Teachers' perceptions on Formulaic Language

By Shaimaa Abdel Aziz
Submitted to Session P4865 (Formulaic Language and Pragmatic Competence, 2017 Annual Meeting
All Middle East;
LCD Projector with Audio Patch or Speakers;
Formulaic sequences (FS) are being increasingly recognized in second language learning as a key language component that has direct impact on language proficiency (Nattinger and DeCarrico, 1992). A key aspect of FS is how it can be effectively integrated within language teaching and what practices could be used to present and introduce it to students. Recently, researchers have reported a growing interest in using FS in teaching language in classrooms.
Several studies have been developed to examine teachers’ perceptions of the importance of different language components and its impact on students’ language competency. Relatively few studies have examined teachers’ perception of the importance of integrating formulaic sequences in language learning (N. Schmitt, 2004; Boers et al, 2006).In addition, researchers investigated different practices of presenting FS in classrooms and integrating it in textbooks and curricula (Pawley, 1985, 1991; Pawley & Syder, 1983; Wray & Perkins, 2000). Although several studies have been conducted on FS in teaching English, nevertheless nearly no studies have been conducted on Arabic.

Research on teaching culture has shown that language and culture are closely intertwined (e.g., Brown, 2007; Kuang, 2007; Savignon & Sysoyev, 2005; Schulz, 2007) and are best acquired together (Schulz, 2007). As FS are considered cultural language components, it’s important to integrate it in teaching language.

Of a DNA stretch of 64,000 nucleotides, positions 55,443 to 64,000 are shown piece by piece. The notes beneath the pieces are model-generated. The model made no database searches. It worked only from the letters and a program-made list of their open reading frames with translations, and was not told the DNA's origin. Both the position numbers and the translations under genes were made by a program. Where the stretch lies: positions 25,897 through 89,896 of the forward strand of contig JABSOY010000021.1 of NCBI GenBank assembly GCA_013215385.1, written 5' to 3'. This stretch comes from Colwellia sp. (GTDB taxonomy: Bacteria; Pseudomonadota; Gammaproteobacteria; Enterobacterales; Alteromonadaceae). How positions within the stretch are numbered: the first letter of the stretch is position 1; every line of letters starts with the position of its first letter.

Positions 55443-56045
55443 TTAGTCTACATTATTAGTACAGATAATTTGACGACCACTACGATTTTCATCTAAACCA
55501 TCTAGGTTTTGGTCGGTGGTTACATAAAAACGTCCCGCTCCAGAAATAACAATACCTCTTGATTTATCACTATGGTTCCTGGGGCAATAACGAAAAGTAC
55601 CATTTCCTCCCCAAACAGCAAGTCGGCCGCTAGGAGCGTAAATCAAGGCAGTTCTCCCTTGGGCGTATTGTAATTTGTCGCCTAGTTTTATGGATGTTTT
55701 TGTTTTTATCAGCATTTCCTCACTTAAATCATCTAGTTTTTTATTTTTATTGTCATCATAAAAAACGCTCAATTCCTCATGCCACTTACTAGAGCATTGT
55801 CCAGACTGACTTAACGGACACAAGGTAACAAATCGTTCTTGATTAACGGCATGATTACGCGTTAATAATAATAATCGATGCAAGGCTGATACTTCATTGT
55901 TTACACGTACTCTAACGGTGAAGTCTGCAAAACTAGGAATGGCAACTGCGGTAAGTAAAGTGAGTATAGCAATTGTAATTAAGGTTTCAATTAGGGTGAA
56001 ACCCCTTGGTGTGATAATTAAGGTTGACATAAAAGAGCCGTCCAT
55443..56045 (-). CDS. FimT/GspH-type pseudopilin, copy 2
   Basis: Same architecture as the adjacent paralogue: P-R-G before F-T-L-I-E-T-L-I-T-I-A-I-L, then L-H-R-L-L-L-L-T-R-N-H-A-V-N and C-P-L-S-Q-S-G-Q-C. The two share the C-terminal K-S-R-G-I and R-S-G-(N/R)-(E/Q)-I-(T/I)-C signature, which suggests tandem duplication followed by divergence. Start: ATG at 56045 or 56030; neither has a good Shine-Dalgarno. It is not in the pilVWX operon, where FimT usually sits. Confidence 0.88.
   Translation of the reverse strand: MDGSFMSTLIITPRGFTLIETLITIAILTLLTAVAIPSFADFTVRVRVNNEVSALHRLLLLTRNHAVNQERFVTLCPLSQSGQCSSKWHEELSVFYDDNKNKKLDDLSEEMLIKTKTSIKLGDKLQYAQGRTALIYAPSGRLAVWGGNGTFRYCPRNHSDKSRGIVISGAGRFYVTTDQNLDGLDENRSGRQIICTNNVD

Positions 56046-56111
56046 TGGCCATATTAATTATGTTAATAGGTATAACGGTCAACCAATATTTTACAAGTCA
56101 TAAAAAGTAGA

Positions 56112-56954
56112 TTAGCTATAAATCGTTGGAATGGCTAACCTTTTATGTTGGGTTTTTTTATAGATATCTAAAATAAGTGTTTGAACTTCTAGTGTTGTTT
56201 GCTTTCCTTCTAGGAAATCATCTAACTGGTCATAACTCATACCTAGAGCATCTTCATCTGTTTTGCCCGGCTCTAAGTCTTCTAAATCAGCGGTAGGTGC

The purpose of this study is to examine whether teachers consider FS as an important cultural language component that has an impact on language competency or not. In addition, the study aims to investigate teachers' perceptions of the best means for implementing FS in their teaching and the best proficiency level FS could be introduced to.
A mixed method of data analysis was adopted in this study where both qualitative and quantitative data were collected using three instruments “questionnaire, observations and interviews”. 75 Arabic teachers participated in the current study, 72 of them responded to the questionnaire and the others were abstained to access the questionnaire and they were only observed in their classrooms and interviewed afterwards.
The study revealed that 72 % of the participants perceive FS as important cultural language components that have direct impact on language proficiency. The participants recommended several practices and tools used to introduce FS in classrooms. Moreover, the majority of the teachers acclaimed that FS should be introduced to elementary Arabic language learners. The study recommends that textbooks authors and curricula developers shed light on FS.